This guy was very tolerant of my Jeep as it approached. I stopped about 20 feet away. At that distance, with an 800mm fast lens, I can focus on his eyelashes. The hard part is getting 20 feet away from a wild bird. They frequent this whole area with 5 or 10 birds an acre sometimes. I’ve seen a bird fly every few seconds before driving two tracks. If I go slow, their songs permeate the quiet. Up here it can be so quite that you can hear your heart beat. Not during Meadowlark season lolol. They are all gone now for southern Climates as we are sub-arctic at the moment.
This male looks nothings like the female (sexually dimorphic). The female looks like a long billed sparrow. This male was down on the waters edge hoping along this piece of driftwood. Eye for insects and small critters. They are Polygynous with the male floating among several females and the females have been known to “roam” as well. The Males are aggressive toward any intruders to their nest. Every male I’ve ever seen was the dictionary definition of brash.
They are WIDELY distributed with around 20 subspecies. Their primary diet is bugs and berries. In my barnyard pond, they seem to be mostly waiting for pickings left over by the ducks and chickens. Known to go right through normal chainlink. This to get access to the inside of my chicken coup. Another section of finer chicken wire took control of that invasion route. Nuking them from orbit might be the only option. They seem to really want to get into the grain in the chicken roost for some reason.
These guys are in the same family (Icteridae) which includes the Baltimore Oriole and the Eastern Meadowlark. Our birds have no doubt migrated to southern climates. October 1st was the first day of winter (early) . I did not notice large flocks this year but I saw some last years. Random distribution I suspect.
)rotected under the Mgratratory Bird Treaty Act, Red Wings are in trouble . Populations of Red Wings are currently in decline. Standard stuff..habitat distruction, miccro plastics normal climate variations or what ever is causeing the decline.
Just so long as we all know the bird needs to be helped not destroyed.
A vastly under appreciated species, the Common Grackle, isn’t that common up here. THey appear black from a distance but an up close image will show a glossy purple heads over a bronze iridescent body. What an amazing plumage.
We are on the western edge of their distribution and they are migratory here and elsewhere. This means they are protected as are all migrating birds except for game birds in season by federal law. Don’t shoot black birds boys :(. Actually there are some of this genus (3 species) that are not that common.
They certainly are iridescent however. Here taken in direct bright morning sun. It was down in the grass “borrowing” some of my chickens/ducks feed here in the barnyard. Nothing like being on the wing and finding a free meal out in the middle of nowhere. I get a lot of freeloaders here in my barnyard. I think I’m feeding most of a flock of Sharp Tailed Grouse this winter by their proximity in the trees to my feeding area lolol.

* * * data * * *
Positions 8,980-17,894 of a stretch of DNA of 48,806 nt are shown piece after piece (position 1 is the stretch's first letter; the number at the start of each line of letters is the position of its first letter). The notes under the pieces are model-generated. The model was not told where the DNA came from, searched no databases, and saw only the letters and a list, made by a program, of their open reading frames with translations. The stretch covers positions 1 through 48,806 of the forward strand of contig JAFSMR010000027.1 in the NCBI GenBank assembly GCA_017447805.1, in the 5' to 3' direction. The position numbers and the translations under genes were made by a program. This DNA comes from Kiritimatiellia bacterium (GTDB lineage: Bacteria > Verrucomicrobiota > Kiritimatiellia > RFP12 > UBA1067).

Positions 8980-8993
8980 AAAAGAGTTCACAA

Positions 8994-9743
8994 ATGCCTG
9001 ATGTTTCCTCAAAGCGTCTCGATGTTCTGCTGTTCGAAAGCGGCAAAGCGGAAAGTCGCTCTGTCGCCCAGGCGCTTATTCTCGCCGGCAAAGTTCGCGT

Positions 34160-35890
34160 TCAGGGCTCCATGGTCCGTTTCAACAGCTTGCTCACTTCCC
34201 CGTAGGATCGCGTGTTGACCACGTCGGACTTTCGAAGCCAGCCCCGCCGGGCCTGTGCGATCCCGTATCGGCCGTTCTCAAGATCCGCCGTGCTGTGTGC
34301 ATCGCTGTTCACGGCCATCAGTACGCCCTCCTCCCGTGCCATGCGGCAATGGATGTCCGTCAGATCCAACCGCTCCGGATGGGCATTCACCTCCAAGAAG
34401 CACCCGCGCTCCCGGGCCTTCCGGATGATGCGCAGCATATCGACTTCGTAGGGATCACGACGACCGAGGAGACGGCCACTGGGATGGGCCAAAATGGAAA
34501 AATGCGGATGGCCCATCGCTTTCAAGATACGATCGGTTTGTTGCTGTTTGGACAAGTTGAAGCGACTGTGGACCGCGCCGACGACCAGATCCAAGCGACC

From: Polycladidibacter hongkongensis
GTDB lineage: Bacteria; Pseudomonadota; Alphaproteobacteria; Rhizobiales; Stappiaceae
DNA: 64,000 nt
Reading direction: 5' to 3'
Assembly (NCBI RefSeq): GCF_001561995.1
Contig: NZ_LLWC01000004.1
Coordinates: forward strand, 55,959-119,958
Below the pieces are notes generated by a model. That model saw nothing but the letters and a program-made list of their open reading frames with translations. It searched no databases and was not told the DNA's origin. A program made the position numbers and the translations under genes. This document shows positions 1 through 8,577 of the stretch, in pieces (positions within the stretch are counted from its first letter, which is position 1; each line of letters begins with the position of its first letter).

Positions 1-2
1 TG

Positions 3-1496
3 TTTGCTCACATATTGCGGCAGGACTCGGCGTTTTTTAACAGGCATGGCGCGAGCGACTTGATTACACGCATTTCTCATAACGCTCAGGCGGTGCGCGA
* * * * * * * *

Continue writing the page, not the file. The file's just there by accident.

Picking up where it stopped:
This male Grackle would dominate a seed bird feeder (which I don’t do besides my barn fowls as I have barn/ranch cats). I don’t see them in large flocks but once or twice a year. Usually it’s individuals like this fellow. They are raucous in their chattering. Bullies and thieves mostly but I suspect they play a big part in our food web. There are a lot of blackbirds therefore they have an impact in the scheme of things or so it would seem. 🤔📷.
I’m still finishing random photos from pretty much the last 3 years so don’t bee surprised to see a few more trickle in this winter lol. Its nice to keep the season in perspective. Looking back 6 months ago is healthy if you have the images. This wing detail is pretty good and the overall focus dang good considering how close I am. The limitations of the technology are such that deep focus in these macro images is not easy to achieve. There is a fine balance between getting closer and getting focus. It depends on what your wanting to do technically.
Bumblers are sort of rare these days. We’ve been in winter conditions pretty much since Oct 1. That was the last time I’ve seen a flying bumbler this year. I’ll do my best to give you macro fans a slow but steady flow of the little guys 🤠
The detail in the bokeh is the dividing line of two planters on our lodges main “patio”. It’s nice and warm on that concrete pad. THe first hard freeze took care of all that opportunity 😖
I like the winter, but……starting in October is a LOT early. I’m used to mid-november kick offs and hard freezes. I’ve took a road trip through Yellowstone in mid October one year. Not this year lolol. Wyoming weather is such you can have snow in any month of the year.
I use filters to reduce the glare from the sun all the time. Here a May Fly Filter helps with the excessive light from that ball of fire over our heads… So then I have to get within 9 inches of the Mayfly (about 1/2 inch long), while getting lower than he is on the ground to line up the sun behind him. Piece of cake🤣 The hard part was dealing with all the other sticks and brush around me as I was trying to get position on this guy. Just lucky he didn’t fly away seconds pre-click .
I have fun chasing these little guys. They are both hard to see and sneak up on. .
Location: Backyard at the Bliss Dinosaur Ranch, Wyoming/Montana borderlands. (we sort of have a big backyard )……
A Dragon Fly doesn’t need much of a landing strip, one of the longest surviving critters on the planet that were up to 6 foot in wingspan during the Carboniferous periods in Pennsylvania for instance. They got big. This one was about an inch long, jumpy and he didn’t like the big one eyed monster trying to come within 9 inches of him.
Location: the backyard of the homestead at the Bliss DInosaur Ranch, Wyoming/Montana borderlands.